Wednesday, September 12, 2012

Book #8: Arrowsmith

I wanted to let this book marinate in my brain a bit before trying to write about it. You see, this book annoyed the living hell out of me. I don't mean that in a "wow these characters are so annoying that they frustrated me" kind of way. I mean in the "ISN'T THIS STUPID BOOK OVER ALREADY? WHY DID I SIGN UP FOR THIS &@$%*! CHALLENGE IN THE FIRST PLACE!???" sense. But  with a few days between me and the 400+ pages of pain it took to get through it, I think I understand Sinclair Lewis' aim a bit better.
At first, I thought I was just reading a very long and painfully drawn out story about a jerk. Jerks make for great entertainment. Some of film and literature's best characters were jerks. However, the amusement can only last so long without being placed against other sane and kind people to balance everything out. Arrowsmith had no such sane or kind people. Each character was a completely unbalanced human being either possessing extreme ego or selflessness to a fault. I am absolutely not saying that Sinclair Lewis did a poor job in writing these characters. I am just saying that they were all more than a little bit off their rockers. So imagine 400+ pages of one jerk swimming in a sea of loonies and you have Arrowsmith.

I suspect most people are irritated and bored by the lengthy discussions about the scientific works of the characters. They were very heavy handed (and written with great assistance from an actual scientist who received a hefty portion of the book's royalties) but they didn't bore me so much as they just left me depressed and wondering why I've never done anything as important as attempt to find a cure for the plague. What I did find hardest about this novel were the L-O-N-G patches of dialogue. If you thought bloggers were wordy, you are sadly mistaken. Some of these characters had uninterrupted speeches that last an entire 3 pages. I realize that some people do actually talk that way but that doesn't mean I need to read it 10 or 20 times from multiple characters. My eyes would glaze over through these dense passages and I found myself needing a nap before I could finish them. The good ones would make me chuckle before putting me to sleep but the bad ones would make me want to return the book to the library and tell Maria I was giving up on all of this Pulitzer nonsense once and for all.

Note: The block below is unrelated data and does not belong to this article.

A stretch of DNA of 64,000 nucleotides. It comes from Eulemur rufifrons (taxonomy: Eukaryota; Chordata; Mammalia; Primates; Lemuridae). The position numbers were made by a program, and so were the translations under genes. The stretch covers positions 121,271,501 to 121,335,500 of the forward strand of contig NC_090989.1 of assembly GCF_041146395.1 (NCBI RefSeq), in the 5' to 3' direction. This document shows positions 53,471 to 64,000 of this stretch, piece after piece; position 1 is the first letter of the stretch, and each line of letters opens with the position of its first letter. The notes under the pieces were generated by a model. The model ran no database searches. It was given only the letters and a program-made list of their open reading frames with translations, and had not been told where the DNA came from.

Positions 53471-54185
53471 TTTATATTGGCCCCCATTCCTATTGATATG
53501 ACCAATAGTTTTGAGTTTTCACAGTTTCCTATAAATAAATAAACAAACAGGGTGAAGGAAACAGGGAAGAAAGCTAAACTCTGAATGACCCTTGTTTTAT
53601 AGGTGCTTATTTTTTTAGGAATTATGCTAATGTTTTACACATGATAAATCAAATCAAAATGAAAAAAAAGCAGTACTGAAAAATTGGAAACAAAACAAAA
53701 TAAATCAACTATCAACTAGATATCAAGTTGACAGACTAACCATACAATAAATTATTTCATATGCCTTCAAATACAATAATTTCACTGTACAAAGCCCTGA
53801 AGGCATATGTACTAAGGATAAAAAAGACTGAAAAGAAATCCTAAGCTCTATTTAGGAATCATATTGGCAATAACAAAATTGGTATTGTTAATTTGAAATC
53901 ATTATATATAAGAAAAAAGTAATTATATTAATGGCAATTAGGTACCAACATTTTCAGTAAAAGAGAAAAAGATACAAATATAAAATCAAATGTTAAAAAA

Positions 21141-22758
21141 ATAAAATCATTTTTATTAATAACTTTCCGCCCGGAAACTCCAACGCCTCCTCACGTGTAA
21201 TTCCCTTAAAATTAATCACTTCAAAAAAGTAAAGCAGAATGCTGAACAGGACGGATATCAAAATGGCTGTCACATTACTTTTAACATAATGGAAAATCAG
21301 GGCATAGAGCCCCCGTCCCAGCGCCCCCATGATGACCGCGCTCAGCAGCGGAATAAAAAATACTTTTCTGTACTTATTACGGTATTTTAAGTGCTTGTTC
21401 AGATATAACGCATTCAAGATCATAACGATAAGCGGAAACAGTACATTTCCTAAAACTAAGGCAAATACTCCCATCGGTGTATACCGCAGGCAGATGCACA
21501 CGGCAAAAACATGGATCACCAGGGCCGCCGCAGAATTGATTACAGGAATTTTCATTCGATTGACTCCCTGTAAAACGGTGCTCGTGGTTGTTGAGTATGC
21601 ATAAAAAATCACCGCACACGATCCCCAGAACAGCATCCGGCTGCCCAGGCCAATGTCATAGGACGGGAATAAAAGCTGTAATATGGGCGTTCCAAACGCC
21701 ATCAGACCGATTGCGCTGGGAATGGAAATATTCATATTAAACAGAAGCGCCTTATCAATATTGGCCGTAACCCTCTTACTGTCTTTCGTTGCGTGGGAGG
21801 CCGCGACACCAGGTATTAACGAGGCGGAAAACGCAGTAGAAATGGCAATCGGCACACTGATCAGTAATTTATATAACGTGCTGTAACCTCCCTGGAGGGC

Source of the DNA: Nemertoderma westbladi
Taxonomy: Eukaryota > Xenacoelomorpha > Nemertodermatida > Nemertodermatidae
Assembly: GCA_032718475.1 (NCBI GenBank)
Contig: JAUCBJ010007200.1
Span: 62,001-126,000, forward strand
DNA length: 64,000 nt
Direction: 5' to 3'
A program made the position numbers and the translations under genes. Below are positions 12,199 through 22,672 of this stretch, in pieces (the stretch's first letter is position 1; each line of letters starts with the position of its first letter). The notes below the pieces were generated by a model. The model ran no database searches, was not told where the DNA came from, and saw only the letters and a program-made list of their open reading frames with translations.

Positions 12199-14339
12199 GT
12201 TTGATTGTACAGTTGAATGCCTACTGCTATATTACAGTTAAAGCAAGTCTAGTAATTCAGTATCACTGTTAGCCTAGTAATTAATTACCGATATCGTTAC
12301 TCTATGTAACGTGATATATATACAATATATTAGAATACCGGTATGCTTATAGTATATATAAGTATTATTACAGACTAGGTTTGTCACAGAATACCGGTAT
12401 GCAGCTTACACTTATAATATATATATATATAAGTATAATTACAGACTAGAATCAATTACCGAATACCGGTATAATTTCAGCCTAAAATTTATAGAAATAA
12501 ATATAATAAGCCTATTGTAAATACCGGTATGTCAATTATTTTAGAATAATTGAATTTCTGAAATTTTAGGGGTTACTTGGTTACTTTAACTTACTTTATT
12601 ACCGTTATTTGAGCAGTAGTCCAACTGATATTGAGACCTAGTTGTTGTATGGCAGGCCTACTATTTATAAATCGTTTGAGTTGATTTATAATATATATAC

Having given myself a bit of time to digest things, it is clear that Sinclair Lewis was trying to write an epic novel about science, specifically medicine. The titular character, Arrowsmith, starts off as a 14 year old physicians assistant and goes through undergrad, med school, residency, private practice, and eventually private enterprise as the book progresses. At every turn of this unlikeable man's painfully realistic life, we are watching the evolution of modern medicine into the Big Pharma and political mess it is today. Anyone who has even a passing interest in healthcare reform or homeopathic medicine would definitely take a lot away from the many conflicts presented in this book. Every corner is covered from the safety and effectiveness of vaccines, the reliability of published medical research, the role of profits in medicine, and the motivations behind the politics of public health.

As one could imagine, a book about the politics and profitability of modern medicine is bound to be depressing. Especially when you consider that the book was written in the 1920s and no one has seemed to learn a damned thing from it in almost 100 years. Profits before patients, marketing over results, publicity over science. It's a sad bit of medical tradition that goes back hundreds of years in the Western world and doesn't seem likely to leave us anytime soon.

The story also takes us through the entire midwest (urban and rural), the east coast, peeks into Europe, and goes even as far as the West Indies. At each stage the science narrative continues amidst the cultural diversity of early 1900s America before immigrant bloodlines became more muddled and foreign tongues faded into regional accents. Every so often we would encounter  an odd and out of place personality who clearly was meant to represent an entire minority population who otherwise would have had no place in his world. These tiny little extra characters were true bright points in the book. For Dr. Arrowsmith, they provided squeaky clean windows to help him see his bias and ignorance about the world around him. There are also bright moments of interesting human interaction between the jerk and his unbalanced family, friends, and colleagues. When you are following a man's life from adolescence to beyond middle age, there are endless opportunities to examine his personal relationships as they change over time.

Okay, so yeah. I can admit in hindsight that I did enjoy this book. I may not have enjoyed reading it but I did enjoy reflecting back over it just now. It is kinda like reading a novel wrapped around a much bigger issue (similar to how Water for Elephants was a heavy handed lesson about animal cruelty and lower class working conditions hidden in a novel about a circus veterinarian). Perhaps had I known what it was about beforehand (and it had been about 25% shorter), I wouldn't have gotten so angry and frustrated while reading and could have enjoyed the ride.


Maria said...

I'm glad you aren't giving up on me. Remind me again how I talked you into this...?

Louise Treadwell said...

I have no clue. I agree to a lot of things while pregnant that make absolutely no sense. That's how I ended up island hopping on a speedboat through rural Colombia while 5 months pregnant... At least this blog doesn't have kidnap potential (yet).